Mississippi, the first state where we've encountered the southern tradition of calling a lady - any appropriately-shaded lady, of any apparent age or relationship status - "Miss" Something. As in, the 400-year old lady at the campground in Vancleave - Miss Lacie - will be here all night if y'all need anything. There seem to be a lot of unmarried-sounding maidens around these parts, more than these two Northern gentlemen can handle: Miss Heather's Cafe, Miss Lucy's Salon, Miss Matilda's Mud Wrestling and Bingo - like that.
Many of the private homes and plantations have really impressed the country mouse in Seb and me.
Speaking of imagination, we pulled into Franklinton, Louisiana, population 3,857, the other day with the full intention of staying the night at a campground, or at least pitching our tent on a relatively-level patch of ground, whether or not we paid for the privilege. It took me about 34 seconds to decide that there was something wrong with the town. You know how you arrive in a place and it speaks to you, often in a wonderful way, as in "I'd like to live here!" Well, this was a town that, for reasons more Stephen King than Martha Stewart, said to me "You're going to die here!" So we packed up and carried on another two hours to Bogalusa, mostly cuz it's fun to say.
If you listen to this little voice too often, your useful life, your functioning role in society, may grind to a halt. But heeding it when it speaks clearly is probably a good idea. We'll never know what fate might have befallen us in that strangely discordant town, but I can live with that.
The picture below was taken as we overtook the trailer in our rental car outside of Baton Rouge. The two thoroughbreds, Spot and Fido, were gulping the air on the interstate at 70 mph - a spectacle neither of us had ever seen. Seb, always kindhearted, fed them each a cube of sugar as we passed.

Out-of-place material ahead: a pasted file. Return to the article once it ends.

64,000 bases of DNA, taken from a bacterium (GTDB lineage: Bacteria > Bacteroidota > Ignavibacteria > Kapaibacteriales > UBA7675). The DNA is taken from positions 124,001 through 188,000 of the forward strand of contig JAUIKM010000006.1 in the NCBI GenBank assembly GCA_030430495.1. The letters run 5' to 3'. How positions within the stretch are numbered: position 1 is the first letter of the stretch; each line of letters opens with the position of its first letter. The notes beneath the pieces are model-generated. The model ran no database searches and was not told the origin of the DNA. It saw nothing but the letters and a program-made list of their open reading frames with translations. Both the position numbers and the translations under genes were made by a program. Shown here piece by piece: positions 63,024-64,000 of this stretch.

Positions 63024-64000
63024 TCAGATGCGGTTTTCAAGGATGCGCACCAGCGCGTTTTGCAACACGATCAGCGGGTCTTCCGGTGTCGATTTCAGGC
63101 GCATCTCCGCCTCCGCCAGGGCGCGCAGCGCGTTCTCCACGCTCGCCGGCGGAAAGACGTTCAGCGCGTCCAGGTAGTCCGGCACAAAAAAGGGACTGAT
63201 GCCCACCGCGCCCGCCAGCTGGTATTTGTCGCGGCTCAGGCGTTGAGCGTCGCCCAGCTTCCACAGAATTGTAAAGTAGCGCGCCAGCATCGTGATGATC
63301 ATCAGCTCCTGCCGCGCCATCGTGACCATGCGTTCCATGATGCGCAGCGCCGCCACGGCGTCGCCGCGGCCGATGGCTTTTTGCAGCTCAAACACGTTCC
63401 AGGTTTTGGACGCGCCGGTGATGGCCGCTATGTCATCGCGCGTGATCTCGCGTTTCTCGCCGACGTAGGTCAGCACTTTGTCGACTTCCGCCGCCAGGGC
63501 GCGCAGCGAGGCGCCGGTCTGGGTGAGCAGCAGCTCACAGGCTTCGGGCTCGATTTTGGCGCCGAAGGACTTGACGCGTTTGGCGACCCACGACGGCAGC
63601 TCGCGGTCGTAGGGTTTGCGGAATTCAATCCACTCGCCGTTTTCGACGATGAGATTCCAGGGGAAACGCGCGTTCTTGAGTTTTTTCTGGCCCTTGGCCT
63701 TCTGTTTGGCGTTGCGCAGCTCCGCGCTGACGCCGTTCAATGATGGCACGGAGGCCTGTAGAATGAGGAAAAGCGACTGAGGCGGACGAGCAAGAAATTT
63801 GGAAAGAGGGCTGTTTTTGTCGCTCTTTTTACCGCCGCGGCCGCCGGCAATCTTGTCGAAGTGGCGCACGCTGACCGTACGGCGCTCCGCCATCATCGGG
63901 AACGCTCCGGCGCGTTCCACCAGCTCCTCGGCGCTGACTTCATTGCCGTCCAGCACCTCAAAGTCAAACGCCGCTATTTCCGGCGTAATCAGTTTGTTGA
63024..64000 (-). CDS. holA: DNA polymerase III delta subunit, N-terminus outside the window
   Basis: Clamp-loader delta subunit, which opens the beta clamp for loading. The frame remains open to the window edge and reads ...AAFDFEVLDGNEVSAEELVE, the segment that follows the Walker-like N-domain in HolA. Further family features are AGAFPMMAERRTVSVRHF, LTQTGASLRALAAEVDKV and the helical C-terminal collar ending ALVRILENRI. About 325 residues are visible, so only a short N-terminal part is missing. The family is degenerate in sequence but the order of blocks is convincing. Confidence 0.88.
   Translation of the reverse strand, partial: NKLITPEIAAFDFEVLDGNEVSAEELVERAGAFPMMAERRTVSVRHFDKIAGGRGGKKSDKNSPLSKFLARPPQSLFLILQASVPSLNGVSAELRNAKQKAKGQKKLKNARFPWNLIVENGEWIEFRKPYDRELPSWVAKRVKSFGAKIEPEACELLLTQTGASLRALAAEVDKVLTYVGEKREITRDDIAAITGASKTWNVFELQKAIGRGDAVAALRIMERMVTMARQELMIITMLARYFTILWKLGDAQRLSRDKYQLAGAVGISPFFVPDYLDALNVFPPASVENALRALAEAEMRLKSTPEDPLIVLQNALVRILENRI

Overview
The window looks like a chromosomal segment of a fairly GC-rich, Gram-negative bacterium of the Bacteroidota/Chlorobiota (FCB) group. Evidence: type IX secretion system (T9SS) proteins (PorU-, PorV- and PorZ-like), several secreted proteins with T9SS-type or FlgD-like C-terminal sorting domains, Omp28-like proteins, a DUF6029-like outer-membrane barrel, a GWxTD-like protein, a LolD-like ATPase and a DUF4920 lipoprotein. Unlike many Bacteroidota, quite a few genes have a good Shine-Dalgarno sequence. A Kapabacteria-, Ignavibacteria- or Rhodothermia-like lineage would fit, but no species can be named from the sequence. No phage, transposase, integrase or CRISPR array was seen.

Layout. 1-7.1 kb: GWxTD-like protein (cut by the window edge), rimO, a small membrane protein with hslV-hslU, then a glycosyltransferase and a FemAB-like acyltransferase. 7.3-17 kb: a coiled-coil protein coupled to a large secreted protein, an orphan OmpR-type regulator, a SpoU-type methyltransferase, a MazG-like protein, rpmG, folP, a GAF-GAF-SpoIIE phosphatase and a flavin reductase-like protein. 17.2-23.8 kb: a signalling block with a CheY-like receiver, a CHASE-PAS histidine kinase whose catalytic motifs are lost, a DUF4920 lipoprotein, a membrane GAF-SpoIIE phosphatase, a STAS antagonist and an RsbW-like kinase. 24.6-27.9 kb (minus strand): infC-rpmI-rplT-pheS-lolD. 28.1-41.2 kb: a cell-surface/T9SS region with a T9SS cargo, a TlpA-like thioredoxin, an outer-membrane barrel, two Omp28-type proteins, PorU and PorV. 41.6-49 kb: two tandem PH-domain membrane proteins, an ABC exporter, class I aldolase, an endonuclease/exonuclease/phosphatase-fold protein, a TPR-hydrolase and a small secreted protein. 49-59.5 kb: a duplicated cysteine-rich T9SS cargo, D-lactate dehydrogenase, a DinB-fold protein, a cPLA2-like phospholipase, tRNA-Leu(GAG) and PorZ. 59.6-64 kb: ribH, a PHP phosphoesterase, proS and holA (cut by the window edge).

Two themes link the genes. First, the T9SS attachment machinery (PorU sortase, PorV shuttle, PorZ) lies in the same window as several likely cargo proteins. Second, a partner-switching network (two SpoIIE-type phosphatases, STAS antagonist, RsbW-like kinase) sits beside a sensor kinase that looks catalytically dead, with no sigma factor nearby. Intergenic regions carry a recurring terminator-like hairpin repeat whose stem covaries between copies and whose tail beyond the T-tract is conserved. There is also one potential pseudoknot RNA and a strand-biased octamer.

I wrote my previous post, One Track Mind, amidst the hanging gardens in the gazebo pictured below, part of a little Eden connected to a take-out-only Cuban and Cajun Cuisine joint in Grand Bay, Alabama. The startlingly pretty wife of the proprietor had both Seb and I a little tongue-tied when ordering, as we'd encountered precious few Southern Belles who hadn't chosen The Waffle House to cater for their wedding. Amongst the cognoscenti, the Fatkins Diet is pretty popular down here.
Barc's Touring Tip of the Day: Dark pants hide urine stains.
Our route through Alabama has been gorgeous, marred only by the occasional brush with vehicular death. The "OVERSIZED" loads, the one's preceded by a pickup or cop car with flashing lights, are the most likely to cause unintentional voiding. If the truck driver happens to have a casual attitude with respect to the fragility of species positioned on the shoulder of the highway, the shock to your system is positively electrical, then liquid. Unhappily, I've learned that if I look over my left shoulder, I often unconsciously turn the wheel to the left too. Combining this inanity with the aforementioned "SOUTHERN BELLE" load, on a road with no or narrow shoulders, has led to near-cataleptic seizures at times - being a nose hair from death will do that to you.
We enter the state of Florida shortly. Even though we still have 700 miles to go (actually, more like 900 cuz we're probably going to cycle from St. Augustine to Tampa to make up for the 180 mile hitchhike we did in Texas), it's a pretty cool benchmark. Florida is WIDE along the top, like many of the grain-fed Misses we've met along our merry way (and that's my last slam at the calorie-dense Southern Belle, y'all). Sunshine State, here we come.